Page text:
I write this as an “open borders/free residency” conservative. That is: Other than law enforcement and national security (both of which are important and need to be taken seriously!) I don’t think we should stop people from coming here and working here. I take it for granted that welfare should be off limits and that people who become citizens should be required to speak English and pass serious civics tests. The fact that we can’t trust liberals to do things that we should all take for granted is the best argument, to my mind, for limiting immigration at this point in time.
I realize most of my readers disagree with me, and while I’m sad about that, this post is not intended to persuade you. I just wanted to point out that, when I rant about the GOP’s betrayal of conservatives in favor of so-called “immigration reform,” I’m not doing so because I hate the idea of immigration. I’m ranting because this is an obvious scam.
Why, in the midst of all that is going on in our fight with Obama and our fight for an unencumbered economy that can recover some of its prosperity, is the GOP in Congress gunning for “immigration reform.”
According to Roll Call:
House Republicans are poised to decide the fate of an immigration overhaul at their retreat in two weeks, according to lawmakers leaving a meeting with leadership on Wednesday.
After the House overwhelmingly passed the omnibus spending bill Wednesday, Republican leadership held a meeting in the basement of the Capitol with freshmen lawmakers to discuss a wide range of issues.
Present at the meeting — which is held about every two weeks — was Speaker John A. Boehner of Ohio, Majority Leader Eric Cantor of Virginia, Majority Whip Kevin McCarthy of California, GOP Conference Chairwoman Cathy McMorris Rodgers of Washington, and about 25 freshman Republicans.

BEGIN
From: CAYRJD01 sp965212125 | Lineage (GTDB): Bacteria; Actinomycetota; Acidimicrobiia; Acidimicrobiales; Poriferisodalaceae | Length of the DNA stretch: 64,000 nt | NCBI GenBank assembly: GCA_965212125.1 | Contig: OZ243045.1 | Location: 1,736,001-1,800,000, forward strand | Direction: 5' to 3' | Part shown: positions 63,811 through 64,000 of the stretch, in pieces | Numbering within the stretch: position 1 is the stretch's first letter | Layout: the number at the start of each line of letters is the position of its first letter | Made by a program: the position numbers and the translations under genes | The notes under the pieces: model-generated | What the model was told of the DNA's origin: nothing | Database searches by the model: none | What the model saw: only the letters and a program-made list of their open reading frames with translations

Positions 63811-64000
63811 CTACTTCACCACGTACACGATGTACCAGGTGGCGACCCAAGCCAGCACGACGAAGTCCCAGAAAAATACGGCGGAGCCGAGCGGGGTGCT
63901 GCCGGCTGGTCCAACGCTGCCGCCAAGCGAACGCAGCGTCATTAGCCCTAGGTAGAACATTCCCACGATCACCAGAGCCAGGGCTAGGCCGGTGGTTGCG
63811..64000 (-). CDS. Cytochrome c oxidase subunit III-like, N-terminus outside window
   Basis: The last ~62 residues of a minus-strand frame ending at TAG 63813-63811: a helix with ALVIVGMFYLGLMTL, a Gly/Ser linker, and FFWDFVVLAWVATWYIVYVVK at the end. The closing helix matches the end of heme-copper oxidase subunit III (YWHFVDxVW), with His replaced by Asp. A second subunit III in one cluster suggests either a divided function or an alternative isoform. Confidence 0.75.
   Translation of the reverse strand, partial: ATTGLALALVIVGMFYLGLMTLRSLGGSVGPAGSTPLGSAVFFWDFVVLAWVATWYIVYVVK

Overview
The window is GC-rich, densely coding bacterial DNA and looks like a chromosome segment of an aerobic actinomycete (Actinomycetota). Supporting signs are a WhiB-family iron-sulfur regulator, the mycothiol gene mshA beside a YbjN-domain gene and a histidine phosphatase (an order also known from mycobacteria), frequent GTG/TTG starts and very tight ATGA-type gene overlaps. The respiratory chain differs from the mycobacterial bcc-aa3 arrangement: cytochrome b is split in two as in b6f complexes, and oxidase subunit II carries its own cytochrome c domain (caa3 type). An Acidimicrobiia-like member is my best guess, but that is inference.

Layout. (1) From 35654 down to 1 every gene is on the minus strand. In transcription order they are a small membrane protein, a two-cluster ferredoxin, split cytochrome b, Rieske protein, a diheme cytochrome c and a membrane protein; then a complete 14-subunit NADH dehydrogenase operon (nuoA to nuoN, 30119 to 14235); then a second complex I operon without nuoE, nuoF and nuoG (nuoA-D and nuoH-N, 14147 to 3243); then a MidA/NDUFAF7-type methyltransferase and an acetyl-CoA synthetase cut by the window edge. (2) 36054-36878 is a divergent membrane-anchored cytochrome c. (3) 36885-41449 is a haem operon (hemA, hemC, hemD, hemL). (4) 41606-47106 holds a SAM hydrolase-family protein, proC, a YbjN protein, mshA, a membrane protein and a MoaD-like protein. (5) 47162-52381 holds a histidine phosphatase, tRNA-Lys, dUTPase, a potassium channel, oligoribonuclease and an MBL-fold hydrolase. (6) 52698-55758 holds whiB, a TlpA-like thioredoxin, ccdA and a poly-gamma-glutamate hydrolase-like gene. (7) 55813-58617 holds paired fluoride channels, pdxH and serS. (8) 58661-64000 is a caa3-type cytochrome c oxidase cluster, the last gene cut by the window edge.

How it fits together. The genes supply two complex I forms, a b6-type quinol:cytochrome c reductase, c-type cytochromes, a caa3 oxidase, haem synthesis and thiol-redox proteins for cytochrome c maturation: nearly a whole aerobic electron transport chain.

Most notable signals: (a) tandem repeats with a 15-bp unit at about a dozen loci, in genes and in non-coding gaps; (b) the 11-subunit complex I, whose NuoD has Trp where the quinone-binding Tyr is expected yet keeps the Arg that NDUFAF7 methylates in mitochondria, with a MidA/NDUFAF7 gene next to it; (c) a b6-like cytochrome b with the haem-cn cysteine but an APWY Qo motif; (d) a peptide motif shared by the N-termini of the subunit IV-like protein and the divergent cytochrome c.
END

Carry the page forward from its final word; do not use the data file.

According to lawmakers, GOP leaders are preparing to use the Republican retreat in Cambridge, Md., as the debate ground for an immigration overhaul.
Andy Barr of Kentucky pointed out that immigration “will be one of many” topics at the retreat. Barr said Obamacare and the Republican jobs agenda would both be “topics that everybody knows we’ll be dealing with.”
But what Republicans do — or don’t do — on immigration seems to be at the forefront.
This is a major story over at RedState, for which I am thankful. Their main question needs an answer: Why is the GOP leadership prioritizing “immigration reform”?
As House Republicans prepare for their aptly-named “GOP Retreat” at the end of the month, they are planning to make immigration the centerpiece of their legislative strategy. […] They will offer a lot of window dressing about enforcement and all the things the GOP base wants to hear. But ask yourself this question: why the urgency?
According to a new Gallup poll, immigration ranks among the lowest priority issues in the minds of voters. Only 3% listed it as a top issue, whereas most people felt the economy, jobs, and healthcare (Obamacare) were much more important. More strikingly, the largest plurality of respondents listed dissatisfaction with government as the most pressing issue.
And therein lies the key to understanding the wide gulf between the priorities of the Country Class and those of the Ruling Class. No issue accentuates this schism more than immigration. If you walk the corridors of the elite institutions and firms in Washington, there is nothing more important than granting amnesty to illegals. Yet, when you step outside the beltway, it becomes obvious that nobody cares about the issue, and to the extent they do most people are on the other side. In fact, the dyslexic and wrongheaded focus on immigration amidst a healthcare crisis is precisely why people view the Ruling Class as the biggest policy problem.
I don’t understand this situation. It is as if GOP Senators and Representatives have become convinced that it is their civic duty to help the Democrats build up a permanent majority. What could possibly motivate them to do this?